I met Emma in Florence on a Monday in late June, but the week before, she sat for the photo shoot that produced the images you see here. In what might be considered life imitating art—or, perhaps, art imitating art—the man behind the lens was none other than Avedon’s 23-year-old grandson, Michael, now himself a young photographer, much like Dick was when he first shot Audrey.
Today Emma is four years younger than Audrey was when she appeared in 1953’s Roman Holiday, a breakout performance for which she won an Oscar. Emma herself has no designs on acting, though, like her grandmother, she has studied ballet. Instead, Emma’s heart is set on becoming an artist. To that end, she is entering her third year as a student of the Florence Academy of Art.
As anyone who has been there knows, Florence is the sine qua non of Italian cities: the birthplace of the Renaissance, the center of art and culture, the home of the Medicis and of Dante Alighieri, and, not incidentally, the original base for the fashion houses of Gucci, Pucci, Cavalli, and Ferragamo. Florence looks remarkably as it did during the 15th century, the enormous cathedral, its dome engineered by Brunelleschi, dominating the cityscape. Michelangelo’s David has resided in the Accademia Gallery since 1873. Where better for an art student to study?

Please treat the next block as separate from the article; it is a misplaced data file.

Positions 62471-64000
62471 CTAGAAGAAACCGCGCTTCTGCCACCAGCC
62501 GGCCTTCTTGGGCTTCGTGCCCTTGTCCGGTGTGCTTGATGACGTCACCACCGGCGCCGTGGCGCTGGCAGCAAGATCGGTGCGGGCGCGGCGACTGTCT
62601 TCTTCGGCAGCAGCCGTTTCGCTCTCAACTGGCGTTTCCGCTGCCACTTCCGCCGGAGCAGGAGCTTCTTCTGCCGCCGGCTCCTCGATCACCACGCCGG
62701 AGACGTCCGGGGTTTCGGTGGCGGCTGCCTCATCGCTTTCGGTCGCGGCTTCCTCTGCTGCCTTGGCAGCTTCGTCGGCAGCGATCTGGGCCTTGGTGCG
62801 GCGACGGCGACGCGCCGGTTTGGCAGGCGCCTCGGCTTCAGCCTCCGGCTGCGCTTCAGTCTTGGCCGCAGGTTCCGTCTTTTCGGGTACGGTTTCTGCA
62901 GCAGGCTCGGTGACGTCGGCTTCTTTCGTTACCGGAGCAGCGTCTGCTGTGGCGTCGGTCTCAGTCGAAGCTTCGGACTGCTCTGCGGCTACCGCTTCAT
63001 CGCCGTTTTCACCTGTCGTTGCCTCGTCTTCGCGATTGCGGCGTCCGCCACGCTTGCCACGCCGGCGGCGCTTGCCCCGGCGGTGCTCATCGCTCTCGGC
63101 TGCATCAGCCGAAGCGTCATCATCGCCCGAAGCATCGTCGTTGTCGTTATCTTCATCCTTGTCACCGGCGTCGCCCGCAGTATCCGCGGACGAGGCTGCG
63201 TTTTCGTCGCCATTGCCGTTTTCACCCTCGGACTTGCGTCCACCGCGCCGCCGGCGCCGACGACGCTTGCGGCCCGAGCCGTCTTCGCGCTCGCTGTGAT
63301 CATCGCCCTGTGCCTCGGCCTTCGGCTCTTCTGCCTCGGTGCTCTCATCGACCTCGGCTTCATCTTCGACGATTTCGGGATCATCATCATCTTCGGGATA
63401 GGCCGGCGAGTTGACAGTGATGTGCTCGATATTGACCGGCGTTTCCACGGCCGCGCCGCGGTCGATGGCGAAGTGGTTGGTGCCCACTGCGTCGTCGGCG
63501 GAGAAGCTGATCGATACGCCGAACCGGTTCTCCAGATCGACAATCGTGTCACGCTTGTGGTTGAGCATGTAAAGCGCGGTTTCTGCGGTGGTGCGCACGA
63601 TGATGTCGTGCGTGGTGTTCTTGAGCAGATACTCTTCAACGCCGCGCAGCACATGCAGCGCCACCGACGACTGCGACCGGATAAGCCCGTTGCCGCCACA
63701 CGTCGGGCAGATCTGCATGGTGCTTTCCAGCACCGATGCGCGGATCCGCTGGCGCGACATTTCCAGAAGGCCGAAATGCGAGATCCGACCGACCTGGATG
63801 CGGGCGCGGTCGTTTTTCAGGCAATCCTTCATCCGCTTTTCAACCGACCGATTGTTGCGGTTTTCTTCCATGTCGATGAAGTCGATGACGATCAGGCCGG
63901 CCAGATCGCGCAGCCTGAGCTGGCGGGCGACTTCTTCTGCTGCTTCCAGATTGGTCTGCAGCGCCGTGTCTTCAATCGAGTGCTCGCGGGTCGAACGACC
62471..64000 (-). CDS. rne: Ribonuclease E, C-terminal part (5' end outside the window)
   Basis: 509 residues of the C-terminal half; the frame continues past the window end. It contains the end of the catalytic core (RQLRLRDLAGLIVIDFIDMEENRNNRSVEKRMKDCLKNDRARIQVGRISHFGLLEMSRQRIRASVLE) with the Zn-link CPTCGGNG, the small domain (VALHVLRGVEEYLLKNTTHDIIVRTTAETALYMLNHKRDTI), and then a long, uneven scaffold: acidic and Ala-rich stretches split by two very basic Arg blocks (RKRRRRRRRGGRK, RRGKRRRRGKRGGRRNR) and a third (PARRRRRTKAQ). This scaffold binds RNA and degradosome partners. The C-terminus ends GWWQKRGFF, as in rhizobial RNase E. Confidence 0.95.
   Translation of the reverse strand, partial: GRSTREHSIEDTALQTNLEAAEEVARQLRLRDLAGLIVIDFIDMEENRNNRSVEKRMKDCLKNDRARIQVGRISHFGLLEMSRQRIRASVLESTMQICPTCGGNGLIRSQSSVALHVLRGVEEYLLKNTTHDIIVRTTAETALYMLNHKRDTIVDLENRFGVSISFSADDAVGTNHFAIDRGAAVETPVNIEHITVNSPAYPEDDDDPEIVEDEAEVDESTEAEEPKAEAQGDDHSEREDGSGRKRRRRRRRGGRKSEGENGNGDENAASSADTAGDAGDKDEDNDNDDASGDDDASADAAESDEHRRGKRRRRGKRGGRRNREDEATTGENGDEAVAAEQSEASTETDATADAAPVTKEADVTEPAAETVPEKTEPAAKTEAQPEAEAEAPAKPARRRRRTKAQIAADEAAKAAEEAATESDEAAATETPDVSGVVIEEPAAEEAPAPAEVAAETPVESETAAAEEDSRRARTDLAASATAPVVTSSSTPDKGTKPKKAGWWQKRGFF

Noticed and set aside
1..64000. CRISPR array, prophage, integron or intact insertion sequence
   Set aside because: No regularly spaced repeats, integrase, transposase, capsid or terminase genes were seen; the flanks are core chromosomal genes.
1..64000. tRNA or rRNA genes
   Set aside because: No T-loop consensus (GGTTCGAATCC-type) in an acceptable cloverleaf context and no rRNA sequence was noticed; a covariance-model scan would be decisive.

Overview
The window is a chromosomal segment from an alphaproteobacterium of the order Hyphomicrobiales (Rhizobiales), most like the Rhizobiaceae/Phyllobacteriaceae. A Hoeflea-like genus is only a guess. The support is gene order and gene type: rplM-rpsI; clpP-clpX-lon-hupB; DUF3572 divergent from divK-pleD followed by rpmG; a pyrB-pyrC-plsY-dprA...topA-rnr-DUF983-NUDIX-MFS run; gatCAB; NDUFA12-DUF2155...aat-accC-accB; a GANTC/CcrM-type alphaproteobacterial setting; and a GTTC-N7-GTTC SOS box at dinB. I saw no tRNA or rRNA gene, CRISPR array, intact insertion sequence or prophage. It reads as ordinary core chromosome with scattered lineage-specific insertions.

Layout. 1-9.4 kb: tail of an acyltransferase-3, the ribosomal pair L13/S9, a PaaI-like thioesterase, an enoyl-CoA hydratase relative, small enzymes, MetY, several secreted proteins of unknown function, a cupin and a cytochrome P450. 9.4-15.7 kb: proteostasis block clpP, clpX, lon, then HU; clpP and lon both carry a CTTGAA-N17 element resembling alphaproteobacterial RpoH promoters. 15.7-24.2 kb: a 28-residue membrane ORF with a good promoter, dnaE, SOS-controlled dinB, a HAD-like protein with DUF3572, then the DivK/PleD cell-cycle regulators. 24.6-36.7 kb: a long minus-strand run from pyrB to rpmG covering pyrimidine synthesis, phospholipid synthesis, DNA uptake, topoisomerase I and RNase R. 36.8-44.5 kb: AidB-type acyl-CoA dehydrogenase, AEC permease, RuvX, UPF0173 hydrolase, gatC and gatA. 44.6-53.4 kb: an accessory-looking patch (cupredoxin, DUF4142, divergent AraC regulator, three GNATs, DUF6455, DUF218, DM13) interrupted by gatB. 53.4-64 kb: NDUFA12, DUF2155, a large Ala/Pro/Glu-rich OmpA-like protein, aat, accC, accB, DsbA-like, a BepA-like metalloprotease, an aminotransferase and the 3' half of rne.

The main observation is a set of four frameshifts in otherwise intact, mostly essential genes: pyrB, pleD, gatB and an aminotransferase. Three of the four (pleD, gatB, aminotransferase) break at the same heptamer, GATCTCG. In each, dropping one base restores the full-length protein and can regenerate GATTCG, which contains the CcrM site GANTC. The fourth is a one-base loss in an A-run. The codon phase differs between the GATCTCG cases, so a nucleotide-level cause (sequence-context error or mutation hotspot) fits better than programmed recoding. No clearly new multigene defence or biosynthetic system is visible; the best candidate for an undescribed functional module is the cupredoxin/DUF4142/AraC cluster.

Sean reminded me that I’d met Emma before, in May 2003. She was only nine at the time. I was then editor in chief of Town & Country, and we’d just done an entire issue on Audrey, accompanied by a special exhibition at Sotheby’s, timed to the 10th anniversary of her death. But when Emma walked through the front door of the hotel where I was staying, the Portrait, I recognized her instantly. First there was her gait—she fairly floated. Then I noticed the unmistakable, graceful posture of a dancer. Though she is not her grandmother’s doppelgänger, there are definite similarities—the arched brows, the almond eyes, the long lashes, the full mouth, the radiant smile. And like Audrey, Emma is tall, with the legs and bearing of a gazelle.
Before Emma and I got together, I visited the new Gucci Museo in Piazza della Signoria. There, amid the vintage handbags, apparel, and shoes was a framed photograph of her grandmother taken in the 1960s. Later, while waiting for Emma in the lobby of the Portrait, I spotted two books on display: Audrey a Roma, based on an exhibition that Luca had curated documenting her years in Rome, and Audrey 100, a volume consisting of 100 images of Audrey chosen by the family, by everyone from Philippe Halsman to Mel Ferrer. Clearly, Audrey was in the Florentine air.